20 February 2020, Windhoek, Namibia: Paratus Namibia Holdings (PNH) was founded as Nimbus Infrastructure Limited (“Nimbus”), Namibia’s first Capital Pool Company listed on the Namibian Stock Exchange (“NSX”).

Although targeting an initial capital raising of N$300 million, Nimbus nonetheless managed to secure funding to the value of N$98 million through its CPC listing. With a mandate to invest in ICT infrastructure in sub-Sahara Africa, it concluded management agreements with financial partner Cirrus and technology partner, Paratus Telecommunications (Pty) Ltd (“Paratus Namibia”).

Paratus Namibia Managing Director, Andrew Hall

Its first investment was placed in Paratus Namibia, a fully licensed communications operator in Namibia under regulation of the Communications Regulatory Authority of Namibia (CRAN). Nimbus has since been able to increase its capital asset base to close to N$500 million over the past two years.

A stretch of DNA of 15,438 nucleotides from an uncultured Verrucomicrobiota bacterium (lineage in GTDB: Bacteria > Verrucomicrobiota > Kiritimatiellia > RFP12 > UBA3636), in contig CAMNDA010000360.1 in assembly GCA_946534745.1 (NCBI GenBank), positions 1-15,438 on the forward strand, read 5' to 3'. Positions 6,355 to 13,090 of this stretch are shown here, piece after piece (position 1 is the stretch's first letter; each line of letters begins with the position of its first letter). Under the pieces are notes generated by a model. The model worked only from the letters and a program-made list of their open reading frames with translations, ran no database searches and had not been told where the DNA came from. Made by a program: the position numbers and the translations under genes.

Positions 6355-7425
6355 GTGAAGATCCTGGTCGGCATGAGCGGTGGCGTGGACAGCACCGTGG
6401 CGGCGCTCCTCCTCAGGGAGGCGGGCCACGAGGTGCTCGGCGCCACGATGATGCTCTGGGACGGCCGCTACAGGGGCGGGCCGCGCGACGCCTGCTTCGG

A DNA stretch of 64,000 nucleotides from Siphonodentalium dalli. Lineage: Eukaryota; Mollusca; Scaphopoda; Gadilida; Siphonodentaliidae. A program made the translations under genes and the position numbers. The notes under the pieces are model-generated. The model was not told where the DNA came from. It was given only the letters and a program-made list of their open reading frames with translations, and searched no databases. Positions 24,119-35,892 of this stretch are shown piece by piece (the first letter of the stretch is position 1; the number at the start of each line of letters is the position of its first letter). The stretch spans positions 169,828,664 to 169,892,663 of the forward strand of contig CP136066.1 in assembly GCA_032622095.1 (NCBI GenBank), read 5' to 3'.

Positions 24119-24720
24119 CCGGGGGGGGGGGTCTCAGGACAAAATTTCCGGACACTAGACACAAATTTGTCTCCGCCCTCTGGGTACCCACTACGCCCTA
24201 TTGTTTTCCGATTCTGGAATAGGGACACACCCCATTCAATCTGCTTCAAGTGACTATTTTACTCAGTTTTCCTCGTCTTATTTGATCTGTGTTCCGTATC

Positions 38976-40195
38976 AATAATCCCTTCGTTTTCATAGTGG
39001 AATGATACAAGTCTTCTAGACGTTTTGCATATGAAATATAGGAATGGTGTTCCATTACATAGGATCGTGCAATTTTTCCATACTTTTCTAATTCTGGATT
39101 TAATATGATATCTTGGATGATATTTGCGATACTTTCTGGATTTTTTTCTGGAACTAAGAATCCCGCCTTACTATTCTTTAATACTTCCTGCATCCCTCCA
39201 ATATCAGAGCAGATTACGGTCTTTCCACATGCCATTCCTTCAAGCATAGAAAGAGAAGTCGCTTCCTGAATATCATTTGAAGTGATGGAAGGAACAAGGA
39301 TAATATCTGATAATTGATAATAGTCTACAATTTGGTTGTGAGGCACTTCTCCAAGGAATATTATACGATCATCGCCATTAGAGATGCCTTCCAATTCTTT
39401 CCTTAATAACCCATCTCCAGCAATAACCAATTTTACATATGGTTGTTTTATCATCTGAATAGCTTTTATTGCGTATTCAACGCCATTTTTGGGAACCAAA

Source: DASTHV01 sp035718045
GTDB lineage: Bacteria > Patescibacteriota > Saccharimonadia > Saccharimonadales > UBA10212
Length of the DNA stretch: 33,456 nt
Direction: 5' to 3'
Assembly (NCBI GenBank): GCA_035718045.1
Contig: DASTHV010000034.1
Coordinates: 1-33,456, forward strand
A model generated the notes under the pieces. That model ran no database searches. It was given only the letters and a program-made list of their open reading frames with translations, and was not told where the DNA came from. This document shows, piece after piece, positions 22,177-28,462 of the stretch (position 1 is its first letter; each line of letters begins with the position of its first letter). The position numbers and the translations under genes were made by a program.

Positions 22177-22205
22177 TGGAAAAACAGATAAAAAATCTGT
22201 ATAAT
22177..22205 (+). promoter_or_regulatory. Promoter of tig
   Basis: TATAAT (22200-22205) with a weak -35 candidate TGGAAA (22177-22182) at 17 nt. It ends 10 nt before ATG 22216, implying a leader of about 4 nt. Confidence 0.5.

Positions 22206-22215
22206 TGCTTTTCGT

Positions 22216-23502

In order to streamline further investment and to avoid duplicating potential ICT projects in the market between Nimbus and Paratus Namibia, it was decided to consolidate the operations.

Publishing various circulars to shareholders, Nimbus took up a 100% shareholding stake in Paratus Namibia in 2019 and proceeded to apply to have its name changed to Paratus Namibia Holdings with a consolidated board structure to ensure streamlined operations between the capital holdings and the operational arm of the business.

This transaction was approved by the Competitions Commission as well as CRAN, following all the relevant regulatory approvals as well as the necessary requirements in terms of corporate governance structures.